Alastair Cook, Zak Crawley, Jason Holder and Sophie Ecclestone win Cricket Writers' Club awards

Former England captain Cook was the leading run-scorer in the Bob Willis Trophy and signed off his summer in the competition’s final with an innings of 172 that set Essex on their way to clinching the title


Sir Alastair Cook has been named as the Cricket Writers Club Championship Player of the Year, with Zak Crawley handed the NV Play Young Cricketer of the Year award.

Former England captain Cook was the leading run-scorer in the Bob Willis Trophy and signed off his summer in the competition’s final with an innings of 172 that set Essex on their way to the draw they required to claim the title ahead of Somerset.

He averaged 56.3, churning out 563 runs in six matches, with a further century coming against Hampshire during the group stage. He follows Essex teammate Simon Harmer in collecting the prize.

“I was very sceptical to start with,” Cook said of the Bob Willis Trophy. “I thought a five-match tournament, six with the final, I didn't think it would work. I was totally and utterly wrong.

“It was a brilliant tournament. Every game mattered and because there were no overseas players, because counties had a 'free shot' with no relegation, promotion wasn't spoken about, everyone could win it, clubs backed their own youngsters.

“Certainly at Essex, someone like Paul Walter came in and took their chances. In Tom Lammonby, Somerset have unearthed yet another very good left-hander. The icing on a cake was to play in a Lord's final.”

Crawley, meanwhile, enjoyed his first summer as an England international, with his 267 against Pakistan at the Ageas Bowl the second-highest maiden Test century by an Englishman and the tenth-highest Test score ever by an England batsman.

Over the course of the Test summer, he averaged 69.5, while he also added centuries for Kent in the Bob Willis Trophy and T20 Blast.


Jason Holder collected the Peter Smith award on behalf of West Indies

Elsewhere, on behalf of his West Indies side, Jason Holder collected the Peter Smith Award, which recognises outstanding contribution to the presentation of cricket to the public.

West Indies were the first team to resume touring following the global shutdown caused by the coronavirus pandemic. His squad flew to England, spending a three-match Test series in a bio-secure bubble, while also making a strong, significant stand in support of the Black Lives Matter movement.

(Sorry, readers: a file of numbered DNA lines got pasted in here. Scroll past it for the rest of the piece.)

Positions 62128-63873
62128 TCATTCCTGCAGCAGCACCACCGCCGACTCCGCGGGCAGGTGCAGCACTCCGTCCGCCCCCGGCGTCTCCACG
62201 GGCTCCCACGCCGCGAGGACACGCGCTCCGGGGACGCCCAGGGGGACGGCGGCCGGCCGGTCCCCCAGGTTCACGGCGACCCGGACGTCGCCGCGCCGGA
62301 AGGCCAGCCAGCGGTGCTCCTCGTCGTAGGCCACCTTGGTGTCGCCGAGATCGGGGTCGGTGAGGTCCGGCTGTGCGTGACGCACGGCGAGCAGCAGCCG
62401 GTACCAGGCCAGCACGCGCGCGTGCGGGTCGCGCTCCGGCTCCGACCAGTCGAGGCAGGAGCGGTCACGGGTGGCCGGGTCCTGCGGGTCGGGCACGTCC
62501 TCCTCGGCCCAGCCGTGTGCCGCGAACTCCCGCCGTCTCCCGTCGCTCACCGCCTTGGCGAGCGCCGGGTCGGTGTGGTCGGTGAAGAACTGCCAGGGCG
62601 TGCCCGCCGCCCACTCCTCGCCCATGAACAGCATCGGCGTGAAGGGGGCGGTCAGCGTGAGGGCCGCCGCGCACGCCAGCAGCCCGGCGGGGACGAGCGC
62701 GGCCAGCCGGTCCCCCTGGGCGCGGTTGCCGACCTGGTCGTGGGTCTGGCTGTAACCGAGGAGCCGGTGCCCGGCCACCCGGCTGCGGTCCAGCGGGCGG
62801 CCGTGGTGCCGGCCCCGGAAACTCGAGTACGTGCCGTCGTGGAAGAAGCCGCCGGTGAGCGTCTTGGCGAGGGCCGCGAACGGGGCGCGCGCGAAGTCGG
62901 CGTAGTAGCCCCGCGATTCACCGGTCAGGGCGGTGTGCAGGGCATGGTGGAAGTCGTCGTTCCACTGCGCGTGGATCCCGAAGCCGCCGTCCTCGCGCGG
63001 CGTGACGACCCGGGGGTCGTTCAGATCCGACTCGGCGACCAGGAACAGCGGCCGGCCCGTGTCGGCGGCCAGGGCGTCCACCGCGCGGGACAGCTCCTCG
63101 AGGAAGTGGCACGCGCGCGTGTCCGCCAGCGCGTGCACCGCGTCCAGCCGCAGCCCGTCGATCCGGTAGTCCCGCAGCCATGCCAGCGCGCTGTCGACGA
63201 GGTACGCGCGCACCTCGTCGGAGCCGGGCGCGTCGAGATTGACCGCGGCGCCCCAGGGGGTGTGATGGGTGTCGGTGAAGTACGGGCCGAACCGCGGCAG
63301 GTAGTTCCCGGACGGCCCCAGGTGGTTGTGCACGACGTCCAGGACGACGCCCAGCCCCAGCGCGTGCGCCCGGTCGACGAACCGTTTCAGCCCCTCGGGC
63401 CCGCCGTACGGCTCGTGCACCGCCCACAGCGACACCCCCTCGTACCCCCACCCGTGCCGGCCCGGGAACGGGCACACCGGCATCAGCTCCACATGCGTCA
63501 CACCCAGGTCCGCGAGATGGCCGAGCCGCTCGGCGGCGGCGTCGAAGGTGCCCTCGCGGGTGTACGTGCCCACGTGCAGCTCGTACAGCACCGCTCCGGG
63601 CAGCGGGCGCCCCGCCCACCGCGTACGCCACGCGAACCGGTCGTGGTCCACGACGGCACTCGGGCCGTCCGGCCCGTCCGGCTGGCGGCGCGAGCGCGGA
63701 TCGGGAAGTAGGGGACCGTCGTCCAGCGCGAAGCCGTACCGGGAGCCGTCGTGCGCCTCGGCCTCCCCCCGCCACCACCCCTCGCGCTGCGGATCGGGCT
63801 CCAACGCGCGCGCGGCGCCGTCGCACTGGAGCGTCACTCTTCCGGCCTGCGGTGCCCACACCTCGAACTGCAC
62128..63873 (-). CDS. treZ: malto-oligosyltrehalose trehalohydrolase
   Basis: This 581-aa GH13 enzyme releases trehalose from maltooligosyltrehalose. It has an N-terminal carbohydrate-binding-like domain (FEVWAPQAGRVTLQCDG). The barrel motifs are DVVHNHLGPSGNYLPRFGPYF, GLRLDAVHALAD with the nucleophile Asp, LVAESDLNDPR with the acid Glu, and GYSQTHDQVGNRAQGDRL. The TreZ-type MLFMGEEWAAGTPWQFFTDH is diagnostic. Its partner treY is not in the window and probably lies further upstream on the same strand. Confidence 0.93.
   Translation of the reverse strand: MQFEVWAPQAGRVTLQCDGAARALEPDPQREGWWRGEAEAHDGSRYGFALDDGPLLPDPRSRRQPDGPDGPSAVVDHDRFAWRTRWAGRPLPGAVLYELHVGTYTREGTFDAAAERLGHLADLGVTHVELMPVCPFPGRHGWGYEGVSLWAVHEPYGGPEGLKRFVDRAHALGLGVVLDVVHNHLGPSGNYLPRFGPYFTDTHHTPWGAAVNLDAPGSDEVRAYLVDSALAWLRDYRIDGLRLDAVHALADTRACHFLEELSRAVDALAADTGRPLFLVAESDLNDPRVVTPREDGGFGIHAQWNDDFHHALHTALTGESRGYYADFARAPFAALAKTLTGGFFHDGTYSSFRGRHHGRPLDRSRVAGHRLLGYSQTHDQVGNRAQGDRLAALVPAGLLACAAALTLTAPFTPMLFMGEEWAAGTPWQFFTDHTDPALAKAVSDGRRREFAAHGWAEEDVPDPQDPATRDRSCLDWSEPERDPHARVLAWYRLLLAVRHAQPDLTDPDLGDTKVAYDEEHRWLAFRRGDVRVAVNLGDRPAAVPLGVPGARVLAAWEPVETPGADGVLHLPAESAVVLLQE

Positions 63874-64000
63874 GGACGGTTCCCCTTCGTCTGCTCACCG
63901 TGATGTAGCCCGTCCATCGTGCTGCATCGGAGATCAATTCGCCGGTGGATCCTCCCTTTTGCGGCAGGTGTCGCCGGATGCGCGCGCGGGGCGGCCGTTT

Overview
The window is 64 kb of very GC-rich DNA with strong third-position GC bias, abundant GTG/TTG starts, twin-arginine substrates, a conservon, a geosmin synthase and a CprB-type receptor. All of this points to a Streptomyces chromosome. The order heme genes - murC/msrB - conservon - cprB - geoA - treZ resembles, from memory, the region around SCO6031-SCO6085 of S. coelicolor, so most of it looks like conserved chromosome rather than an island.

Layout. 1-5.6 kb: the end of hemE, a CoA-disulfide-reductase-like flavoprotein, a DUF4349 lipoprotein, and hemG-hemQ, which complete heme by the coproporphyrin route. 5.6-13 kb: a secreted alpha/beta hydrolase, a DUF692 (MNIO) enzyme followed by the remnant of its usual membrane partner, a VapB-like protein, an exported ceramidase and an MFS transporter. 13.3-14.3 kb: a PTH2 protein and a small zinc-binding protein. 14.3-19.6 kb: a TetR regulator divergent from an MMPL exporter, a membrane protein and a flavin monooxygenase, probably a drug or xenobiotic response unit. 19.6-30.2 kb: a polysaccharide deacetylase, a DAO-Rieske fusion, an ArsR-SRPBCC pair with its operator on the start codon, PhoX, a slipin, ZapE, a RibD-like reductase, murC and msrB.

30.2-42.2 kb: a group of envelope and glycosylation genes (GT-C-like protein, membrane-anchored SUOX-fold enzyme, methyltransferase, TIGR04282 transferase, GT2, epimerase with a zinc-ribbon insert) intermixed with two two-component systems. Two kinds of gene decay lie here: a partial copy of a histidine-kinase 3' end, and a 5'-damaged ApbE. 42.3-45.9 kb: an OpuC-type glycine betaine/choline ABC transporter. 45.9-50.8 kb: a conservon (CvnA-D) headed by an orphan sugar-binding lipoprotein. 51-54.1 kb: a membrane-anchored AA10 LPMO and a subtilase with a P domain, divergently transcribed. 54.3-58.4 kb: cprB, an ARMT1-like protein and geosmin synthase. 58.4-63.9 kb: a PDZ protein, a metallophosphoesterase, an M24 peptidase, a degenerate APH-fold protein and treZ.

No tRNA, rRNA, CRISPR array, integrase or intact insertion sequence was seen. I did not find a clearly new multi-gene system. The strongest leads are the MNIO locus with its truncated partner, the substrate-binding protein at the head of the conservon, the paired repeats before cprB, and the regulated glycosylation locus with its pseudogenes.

“I was following a bit of what Mikey Holding was saying,” Holder explained. “It's difficult to get people to see the importance of it and that's where the education has to continue to filter through. There are inequalities out there, some are very much in our faces and some are done discreetly but they are out there.

“I personally was a bit disappointed to see how the Pakistan and Australia tours that went on after ours, that they were not showing their solidarity afterwards. It's a hard challenge and a long hard road. It's not an overnight fix but the most important thing is we need to come together and see each other as equal human beings.”

He added that during his ongoing Indian Premier League stint, he was yet to have a conversation around racial issues.

“To be honest, I haven't had one conversation up here around it,” he said. “Sometimes it seems it has gone unnoticed, which is a sad thing. I guess it's for us to re-highlight the importance of it.


Sophie Ecclestone won the women's award

“Covid has obviously attracted a lot of attention around it. Cricket West Indies has done an excellent job in continuing awareness of it. The women had a series in England where they wore the Black Lives Matter logo and continued to push the movement as well.

“Credit must be given to Cricket West Indies and hopefully more nations and territories can continue to push awareness of it.”

Sophie Ecclestone was presented with the women’s award at the end of a year that has seen the 21-year-old climb to the top of the WT20I bowling rankings.

Looking ahead to England’s next battle with Australia – a year on from a heavy Ashes defeat, she insisted: “We're definitely not that far away. Last year against them, we were terrible in some ways, but now we are not far off.”

Dan Bowser won the Lord’s Taverners Disability Cricketer of the Year award on the back of his role in England’s 8-0 whitewash over Australia last October. He scored 499 runs at an average of 99.8.

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